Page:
Sadly we only got to spend a few hours at the Grand Canyon when we took a day trip to the South Rim from Las Vegas – it’s about a 4 hour drive, so if you’re looking at the tours while you’re in Vegas, I’d definitely recommend trying to spend at least one night in the park to explore properly. It’s true what you hear about not being able to fully appreciate the scale of the canyon from looking over the edge, and given the chance I’d love to try some hiking or even horse riding which looks like it would be pretty amazing. That said, even though we only had a few hours to appreciate it, most of which was consumed by an impressive thunderstorm, it was still a spectacular place to see and I’m so glad we took time out to go.
Alcatraz Island (Golden Gate National Recreation Area), California
I had no idea that Alcatraz was managed by the National Park Service until we arrived here and discovered that not only is it famous for being a notorious prison it’s also pretty well known for its seabird colonies! Indeed, the first Spanish settlers who documented the area named it ‘La Isla de los Alcatraces’ or ‘The Island of the Pelicans’. It’s part of the Golden Gate National Recreation Area and hosts the oldest operating lighthouse on the Western coast of America as well as being habitat and breeding ground for birds and other species including pigeon guillemots, cormorants, gulls, black-crowned night herons, slender salamanders and deer mice.
Aside from the wildlife and gardens, the island boasts yet more stunning views – this time of the San Francisco Bay, and offers tours of the infamous former high security prison that closed its doors in 1963. Tickets can be hard to come by due to limited numbers of daily tours, so I’d recommend booking well in advance of your trip. We got lucky and managed to buy some spare tickets from some Italian visitors we met while hanging around the port, but tickets had sold out over a month before our visit in early August. It’s a bargain at $33 per person though, and something we’d definitely recommend doing as part of any trip to San Francisco.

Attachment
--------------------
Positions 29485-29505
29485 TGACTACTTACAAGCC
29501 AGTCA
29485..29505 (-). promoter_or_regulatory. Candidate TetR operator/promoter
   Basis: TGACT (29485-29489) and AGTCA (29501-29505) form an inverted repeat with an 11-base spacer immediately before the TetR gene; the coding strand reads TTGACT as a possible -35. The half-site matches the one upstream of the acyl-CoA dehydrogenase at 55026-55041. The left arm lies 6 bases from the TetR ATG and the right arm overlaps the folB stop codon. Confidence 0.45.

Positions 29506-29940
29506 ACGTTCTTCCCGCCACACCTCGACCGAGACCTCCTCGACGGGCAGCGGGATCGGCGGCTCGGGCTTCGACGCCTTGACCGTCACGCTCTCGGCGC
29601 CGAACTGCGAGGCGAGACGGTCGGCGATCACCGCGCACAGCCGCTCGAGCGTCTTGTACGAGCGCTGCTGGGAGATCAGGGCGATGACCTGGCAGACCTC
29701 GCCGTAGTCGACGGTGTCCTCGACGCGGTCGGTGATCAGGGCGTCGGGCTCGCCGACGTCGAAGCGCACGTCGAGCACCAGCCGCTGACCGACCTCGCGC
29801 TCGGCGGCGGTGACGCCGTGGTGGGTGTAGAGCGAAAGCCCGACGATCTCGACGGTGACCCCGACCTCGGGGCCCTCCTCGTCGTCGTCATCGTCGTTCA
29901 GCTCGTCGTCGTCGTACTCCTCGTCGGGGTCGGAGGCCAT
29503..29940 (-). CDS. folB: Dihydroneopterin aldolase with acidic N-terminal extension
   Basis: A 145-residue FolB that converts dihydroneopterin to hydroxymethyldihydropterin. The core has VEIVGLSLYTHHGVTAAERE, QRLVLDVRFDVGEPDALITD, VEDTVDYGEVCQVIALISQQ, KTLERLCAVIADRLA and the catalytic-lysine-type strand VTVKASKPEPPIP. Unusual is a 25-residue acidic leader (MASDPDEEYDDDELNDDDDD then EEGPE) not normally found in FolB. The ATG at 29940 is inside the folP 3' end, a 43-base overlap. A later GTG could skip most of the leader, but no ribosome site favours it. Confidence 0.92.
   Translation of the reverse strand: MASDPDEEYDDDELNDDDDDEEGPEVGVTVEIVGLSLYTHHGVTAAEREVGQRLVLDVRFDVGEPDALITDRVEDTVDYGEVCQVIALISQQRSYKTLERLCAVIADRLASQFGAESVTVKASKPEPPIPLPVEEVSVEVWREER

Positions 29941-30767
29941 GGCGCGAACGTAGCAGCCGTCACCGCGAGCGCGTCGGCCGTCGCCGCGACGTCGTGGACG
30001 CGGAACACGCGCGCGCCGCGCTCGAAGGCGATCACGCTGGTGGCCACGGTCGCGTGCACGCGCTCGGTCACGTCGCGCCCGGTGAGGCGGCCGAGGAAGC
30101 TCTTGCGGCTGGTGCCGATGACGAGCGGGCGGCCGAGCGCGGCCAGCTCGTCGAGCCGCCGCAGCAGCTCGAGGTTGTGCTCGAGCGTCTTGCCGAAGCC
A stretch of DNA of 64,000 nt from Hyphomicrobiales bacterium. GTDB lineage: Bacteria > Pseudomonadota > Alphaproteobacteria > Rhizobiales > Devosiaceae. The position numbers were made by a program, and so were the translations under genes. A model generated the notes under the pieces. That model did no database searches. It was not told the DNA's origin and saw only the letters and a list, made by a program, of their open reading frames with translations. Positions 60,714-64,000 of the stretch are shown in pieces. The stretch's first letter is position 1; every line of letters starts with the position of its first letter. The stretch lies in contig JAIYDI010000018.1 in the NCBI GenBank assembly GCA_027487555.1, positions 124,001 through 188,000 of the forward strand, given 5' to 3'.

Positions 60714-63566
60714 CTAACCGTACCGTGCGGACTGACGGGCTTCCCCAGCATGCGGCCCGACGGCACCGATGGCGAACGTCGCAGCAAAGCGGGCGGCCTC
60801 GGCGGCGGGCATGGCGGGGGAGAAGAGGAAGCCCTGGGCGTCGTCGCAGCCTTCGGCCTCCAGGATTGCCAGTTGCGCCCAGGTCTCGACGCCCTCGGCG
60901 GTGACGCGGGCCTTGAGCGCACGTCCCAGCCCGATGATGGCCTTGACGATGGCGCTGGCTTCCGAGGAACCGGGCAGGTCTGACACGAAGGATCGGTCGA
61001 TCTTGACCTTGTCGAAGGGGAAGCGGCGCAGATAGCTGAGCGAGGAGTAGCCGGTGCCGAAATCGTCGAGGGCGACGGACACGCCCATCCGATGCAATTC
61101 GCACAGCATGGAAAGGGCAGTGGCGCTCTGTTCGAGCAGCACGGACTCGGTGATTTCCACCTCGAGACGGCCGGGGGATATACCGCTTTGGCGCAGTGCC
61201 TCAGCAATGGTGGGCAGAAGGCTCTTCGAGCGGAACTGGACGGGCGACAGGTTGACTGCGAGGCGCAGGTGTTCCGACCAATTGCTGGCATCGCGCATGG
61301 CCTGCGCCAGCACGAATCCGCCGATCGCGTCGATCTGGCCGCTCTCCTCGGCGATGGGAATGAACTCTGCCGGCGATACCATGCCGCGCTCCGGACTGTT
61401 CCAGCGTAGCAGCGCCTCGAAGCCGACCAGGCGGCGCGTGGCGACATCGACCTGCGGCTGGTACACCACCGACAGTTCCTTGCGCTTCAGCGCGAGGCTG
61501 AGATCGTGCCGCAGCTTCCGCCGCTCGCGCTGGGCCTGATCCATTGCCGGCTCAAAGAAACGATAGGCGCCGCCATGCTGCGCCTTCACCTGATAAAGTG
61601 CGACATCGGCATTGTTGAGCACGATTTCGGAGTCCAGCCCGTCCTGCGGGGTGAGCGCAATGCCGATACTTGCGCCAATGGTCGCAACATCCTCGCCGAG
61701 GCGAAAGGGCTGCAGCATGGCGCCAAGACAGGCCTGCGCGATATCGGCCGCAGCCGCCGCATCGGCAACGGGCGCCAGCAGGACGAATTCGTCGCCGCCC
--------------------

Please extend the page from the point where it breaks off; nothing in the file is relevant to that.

Niagara Falls State Park, New York
Niagara Falls was the first park we visited, and I was actually wrongly convinced that it was a National Park until I started my research for this piece. It’s the oldest State Park in the US and you can literally get close enough to touch the falls while you’re there exploring! We took a tour here from New York City that arrived in time to visit the park early evening and see sunset over the falls before returning the next morning to spend several hours exploring and hiking. The best part for us was that by arriving at around 7.30am we were pretty much the first people there and had the park to ourselves for a while on the most beautiful sunny morning – the weather also meant that the rainbows were out in force which was stunning to see.
Whilst the Canadian side of the falls tends to get the best press, and I’ll concede that it probably has the best views, the park makes the US side well worth a visit and you really can get up close. We’d recommend arriving early and trekking down to Terrapin point where you can get a fantastic view over Horseshoe Falls – although be warned, you do get pretty soaked! We also invested in the Maid of the Mist boat tour which I think cost around $18 each and was well worth the price – again, bring your waterproofs, although there are also some super stylish ponchos available!
Watkins Glen State Park, New York
On the same tour as the one that took us to Niagara, we also had the chance to visit Watkins Glen State Park which is also in New York and located in the Finger Lakes region. It’s also pretty stunning – coming 3rd in a 2015 poll for Best State Park in the United States, and we spent a fab afternoon hiking. There are three main trails available that wind their way through the park, and we hiked the Gorge Trail that runs closest to the stream and offers the best views of the park’s 19 waterfalls. It’s a lot smaller than the other parks we spent time at, but is host to some amazing views and great hiking opportunities – if you’re spending longer in the area the park also offers camping and lots of other outdoor activities. Again, if I was ever in the area again, I’d spend longer exploring some of the other trails, as well as the Finger Lakes region in general – we drove along some of them on our bus tour and they look like amazing places to visit.
In short – both the National and State Parks schemes are amazing, and do a fantastic job of preserving some really special locations. After this post went live, we also had the opportunity to visit the Everglades National Park in Florida while spending a weekend in Miami, so will have to write about that in more detail as well. We’ve been left totally inspired to come back to America after our trip to see more of the parks – top of our list are Yellowstone, Denali, Bryce Canyon and Zion, so hopefully it won’t be too long before we can come back again!